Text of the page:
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Despite Violence In Most Of Mexico, Mexico City Remains Safe For Americans

new-york-cityForbes, 01/14/2014

In the U.S. government’s latest Travel Warning, Mexico City was excluded from a list of 17 Mexican states that, according to the State Department, are off limits for Americans due to serious threats to safety and security. Throughout the drug-war violence of the previous six year administration, Mexico City, the nation’s capital known as the Federal District (DF), has remained relatively safe –not immune, but not overtaken by violence.

The DF’s Minister of Tourism Miguel Torruco, told me that the city, a world-class metropolis known for its history, culture, cuisine and crafts, has a murder rate of 22 per 100,000 people, which is comparable to Philadelphia’s 21.5 per 100,000 and far below Detroit’s 54.58 per 100,000.

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As crime ebbs, Juárez coming back to life

ciudad-juarez-en-mexicoThe Albuquerque Journal, 12/9/2013

One of the most frequent questions I have been asked recently by family and friends is, “Do you still go to Mexico?”

The person asking the question usually phrases the words in a way that reminds me of being a kid and being asked by an aunt or relative, “You’re not going outside in this kind of weather are you?” Or, “You’re not going to eat that whole bag of chocolates, are you?”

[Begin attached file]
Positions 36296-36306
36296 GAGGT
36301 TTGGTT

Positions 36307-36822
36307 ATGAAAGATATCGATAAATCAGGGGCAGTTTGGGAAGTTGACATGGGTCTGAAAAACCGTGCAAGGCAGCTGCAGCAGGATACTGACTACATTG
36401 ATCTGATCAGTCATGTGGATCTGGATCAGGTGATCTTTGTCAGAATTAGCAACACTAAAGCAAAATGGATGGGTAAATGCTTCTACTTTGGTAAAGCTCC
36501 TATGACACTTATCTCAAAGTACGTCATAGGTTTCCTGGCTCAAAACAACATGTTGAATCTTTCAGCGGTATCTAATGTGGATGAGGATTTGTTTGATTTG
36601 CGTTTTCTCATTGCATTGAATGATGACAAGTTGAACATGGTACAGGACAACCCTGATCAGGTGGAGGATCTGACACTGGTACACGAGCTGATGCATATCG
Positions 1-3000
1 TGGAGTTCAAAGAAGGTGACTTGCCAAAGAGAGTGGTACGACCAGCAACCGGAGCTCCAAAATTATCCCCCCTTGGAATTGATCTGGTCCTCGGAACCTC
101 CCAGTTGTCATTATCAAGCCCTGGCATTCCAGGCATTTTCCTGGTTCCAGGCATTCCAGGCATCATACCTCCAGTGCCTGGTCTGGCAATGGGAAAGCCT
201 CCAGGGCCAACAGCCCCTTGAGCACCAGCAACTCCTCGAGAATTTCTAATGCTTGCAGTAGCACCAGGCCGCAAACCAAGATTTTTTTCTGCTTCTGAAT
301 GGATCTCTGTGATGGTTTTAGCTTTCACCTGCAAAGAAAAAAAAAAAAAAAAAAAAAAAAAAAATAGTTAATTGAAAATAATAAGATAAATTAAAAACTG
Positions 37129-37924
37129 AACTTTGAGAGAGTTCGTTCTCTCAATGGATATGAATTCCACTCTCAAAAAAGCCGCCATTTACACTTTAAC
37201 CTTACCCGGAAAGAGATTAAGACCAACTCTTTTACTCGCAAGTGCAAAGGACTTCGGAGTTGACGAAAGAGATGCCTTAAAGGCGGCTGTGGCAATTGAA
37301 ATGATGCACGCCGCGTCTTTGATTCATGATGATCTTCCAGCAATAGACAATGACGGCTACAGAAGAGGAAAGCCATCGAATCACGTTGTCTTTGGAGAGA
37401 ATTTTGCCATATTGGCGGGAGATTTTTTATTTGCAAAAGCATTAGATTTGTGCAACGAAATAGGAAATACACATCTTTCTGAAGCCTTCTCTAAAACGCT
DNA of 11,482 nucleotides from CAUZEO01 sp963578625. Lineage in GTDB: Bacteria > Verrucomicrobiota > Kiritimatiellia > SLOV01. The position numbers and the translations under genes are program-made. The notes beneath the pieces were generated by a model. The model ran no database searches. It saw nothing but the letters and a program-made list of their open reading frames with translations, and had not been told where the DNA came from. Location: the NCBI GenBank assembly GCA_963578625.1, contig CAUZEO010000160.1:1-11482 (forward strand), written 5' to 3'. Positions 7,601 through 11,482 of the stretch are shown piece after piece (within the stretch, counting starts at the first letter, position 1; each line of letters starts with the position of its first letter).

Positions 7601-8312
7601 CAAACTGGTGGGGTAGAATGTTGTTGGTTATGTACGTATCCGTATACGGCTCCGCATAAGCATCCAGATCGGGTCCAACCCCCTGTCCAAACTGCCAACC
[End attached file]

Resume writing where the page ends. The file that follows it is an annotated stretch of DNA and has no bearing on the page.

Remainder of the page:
I almost feel like they are scolding me before they hear my response. Their faces usually have an incredulous look on them when I tell them that yes, I go to Mexico and most frequently to Juárez on business.

Today, violent crime in Juárez, especially murders, is a fraction of what it was even two years ago. The daily mass murders, most attributable to the war between drug cartels and Mexican law-enforcement agencies for control of this important portal to the U.S., are down significantly.

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Drug War Continues But Most Of Mexico Is Safe For Travel And Business, Experts Say

Tourists still heading to Tulum and other destinations in Mexico

Fox News Latino, 11/25/2013

Tucked into a protected bay on Mexico’s Pacific Coast, Acapulco has in recent years become the poster child for how the country’s vicious drug war has turned a once idyllic tourist destination into a killing field.